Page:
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anonymous
 one year ago
PLEASE Determine two pairs of polar coordinates for the point (5, 5) with 0° ≤ θ < 360°.
(5 square root of 2, 315°), (5 square root of 2, 135°)
(5 square root of 2, 45°), (5 square root of 2, 225°)
(5 square root of 2, 135°), (5 square root of 2, 315°)
(5 square root of 2, 225°), (5 square root of 2, 45°)
anonymous
 one year ago
PLEASE Determine two pairs of polar coordinates for the point (5, 5) with 0° ≤ θ < 360°. (5 square root of 2, 315°), (5 square root of 2, 135°) (5 square root of 2, 45°), (5 square root of 2, 225°) (5 square root of 2, 135°), (5 square root of 2, 315°) (5 square root of 2, 225°), (5 square root of 2, 45°)

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cwrw238
 one year ago
Best ResponseYou've already chosen the best response.0Hint the point is in the 4th quadrant

anonymous
 one year ago
Best ResponseYou've already chosen the best response.0dw:1440031939497:dw

anonymous
 one year ago
Best ResponseYou've already chosen the best response.0I'm not sure what you mean. I have never worked with this kind of problem before..

anonymous
 one year ago
Best ResponseYou've already chosen the best response.0dw:1440032084293:dw

anonymous
 one year ago
Best ResponseYou've already chosen the best response.0ok when converting to polar form use following equations for given point (x,y) \[r = \sqrt{x^2 + y^2}\] \[\tan \theta = \frac{y}{x}\]

anonymous
 one year ago
Best ResponseYou've already chosen the best response.0Okay so polar coordinates are the opposite coordinates?

anonymous
 one year ago
Best ResponseYou've already chosen the best response.0so \[r=\sqrt{5^2+(5^2)}\]

anonymous
 one year ago
Best ResponseYou've already chosen the best response.0therefore r= \[\sqrt{50}\]

anonymous
 one year ago
Best ResponseYou've already chosen the best response.0now there are multiple ways of writing a given point in polar form different angles can be used as long as tan = y/x r can be neg, which reflects the point 180 degrees

anonymous
 one year ago
Best ResponseYou've already chosen the best response.0correct, simplify the radical \[\sqrt{50} = 5 \sqrt{2}\]

anonymous
 one year ago
Best ResponseYou've already chosen the best response.0Alright, and I got \[\tan \theta=5/5\]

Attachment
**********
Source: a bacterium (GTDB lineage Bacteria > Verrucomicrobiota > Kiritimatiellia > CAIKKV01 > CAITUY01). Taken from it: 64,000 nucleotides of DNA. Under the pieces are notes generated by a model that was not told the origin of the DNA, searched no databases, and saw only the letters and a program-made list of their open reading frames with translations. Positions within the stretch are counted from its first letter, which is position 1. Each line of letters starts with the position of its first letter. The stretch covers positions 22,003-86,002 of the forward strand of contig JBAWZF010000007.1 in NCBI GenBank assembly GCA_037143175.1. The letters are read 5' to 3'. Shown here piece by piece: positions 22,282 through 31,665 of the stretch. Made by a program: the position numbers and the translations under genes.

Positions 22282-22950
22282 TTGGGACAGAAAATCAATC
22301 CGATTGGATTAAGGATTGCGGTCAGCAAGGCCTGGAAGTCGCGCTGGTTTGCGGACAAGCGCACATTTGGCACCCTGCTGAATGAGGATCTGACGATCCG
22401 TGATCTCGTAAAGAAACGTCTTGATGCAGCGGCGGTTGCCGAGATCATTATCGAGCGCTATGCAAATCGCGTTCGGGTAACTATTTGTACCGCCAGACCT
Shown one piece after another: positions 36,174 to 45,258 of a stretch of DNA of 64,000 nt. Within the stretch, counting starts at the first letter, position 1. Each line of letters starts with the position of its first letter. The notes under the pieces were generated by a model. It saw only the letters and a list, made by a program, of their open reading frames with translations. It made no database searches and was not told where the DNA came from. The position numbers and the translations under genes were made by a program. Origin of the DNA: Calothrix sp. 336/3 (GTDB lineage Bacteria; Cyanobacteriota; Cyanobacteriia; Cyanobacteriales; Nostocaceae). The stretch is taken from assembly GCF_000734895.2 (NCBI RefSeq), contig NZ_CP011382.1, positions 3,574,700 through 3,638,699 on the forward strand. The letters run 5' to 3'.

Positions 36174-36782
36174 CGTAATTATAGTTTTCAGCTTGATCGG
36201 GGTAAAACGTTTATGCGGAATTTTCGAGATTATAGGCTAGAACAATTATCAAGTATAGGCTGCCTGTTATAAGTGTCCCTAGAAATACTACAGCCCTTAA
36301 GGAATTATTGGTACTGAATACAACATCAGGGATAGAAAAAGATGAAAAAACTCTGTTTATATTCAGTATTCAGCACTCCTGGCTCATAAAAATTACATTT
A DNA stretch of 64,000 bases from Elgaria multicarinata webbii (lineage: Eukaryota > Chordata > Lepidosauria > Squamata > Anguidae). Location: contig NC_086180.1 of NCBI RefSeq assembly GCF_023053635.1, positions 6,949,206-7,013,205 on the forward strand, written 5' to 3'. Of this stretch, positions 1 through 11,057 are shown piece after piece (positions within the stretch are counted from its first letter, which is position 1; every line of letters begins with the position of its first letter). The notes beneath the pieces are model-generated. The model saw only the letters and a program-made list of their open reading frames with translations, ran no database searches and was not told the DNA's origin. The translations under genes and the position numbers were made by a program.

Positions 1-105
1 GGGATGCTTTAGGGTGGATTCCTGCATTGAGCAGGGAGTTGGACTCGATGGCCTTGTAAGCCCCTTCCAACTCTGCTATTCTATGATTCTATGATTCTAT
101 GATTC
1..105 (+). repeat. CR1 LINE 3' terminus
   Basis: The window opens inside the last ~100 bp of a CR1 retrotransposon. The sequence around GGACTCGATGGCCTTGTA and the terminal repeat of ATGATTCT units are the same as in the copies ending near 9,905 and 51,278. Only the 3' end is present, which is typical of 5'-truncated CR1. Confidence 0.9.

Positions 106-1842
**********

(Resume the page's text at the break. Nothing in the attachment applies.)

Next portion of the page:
anonymous
 one year ago
Best ResponseYou've already chosen the best response.0What am I to do with this information?

anonymous
 one year ago
Best ResponseYou've already chosen the best response.0ok good so we have 1 angle (45 or pi/4) now use my circle drawings above to see how to get an equivalent angle

anonymous
 one year ago
Best ResponseYou've already chosen the best response.0I dont understand..I can see the equivalent angle

anonymous
 one year ago
Best ResponseYou've already chosen the best response.0I just dont know how to get it

anonymous
 one year ago
Best ResponseYou've already chosen the best response.0here is a general form showing all 4 possible points for a given (x,y) \[(r,\theta)\] \[(r, \theta +2\pi)\] \[(r, \theta + \pi)\] \[(r, \theta  \pi)\]

anonymous
 one year ago
Best ResponseYou've already chosen the best response.0dw:1440033135732:dw

anonymous
 one year ago
Best ResponseYou've already chosen the best response.0So what would be my theta and my r?

anonymous
 one year ago
Best ResponseYou've already chosen the best response.0you already calculated those ..... r = sqrt(50) , theta = pi/4

anonymous
 one year ago
Best ResponseYou've already chosen the best response.0Oh, okay. I would have the following possible answers then: A. \[5\sqrt{2},\left(\begin{matrix}\pi \\ 4\end{matrix}\right)\] B. \[5\sqrt{2},\left(\begin{matrix}\pi \\ 4\end{matrix}\right)+2pi\] C. \[5\sqrt{2},\left(\begin{matrix}\pi \\ 4\end{matrix}\right)+pi\] D. \[5\sqrt{2},\left(\begin{matrix}\pi \\ 4\end{matrix}\right)pi\]

anonymous
 one year ago
Best ResponseYou've already chosen the best response.0what do you mean by 'find 2 match the given pairs'

anonymous
 one year ago
Best ResponseYou've already chosen the best response.0figure it out...gotta go good luck!
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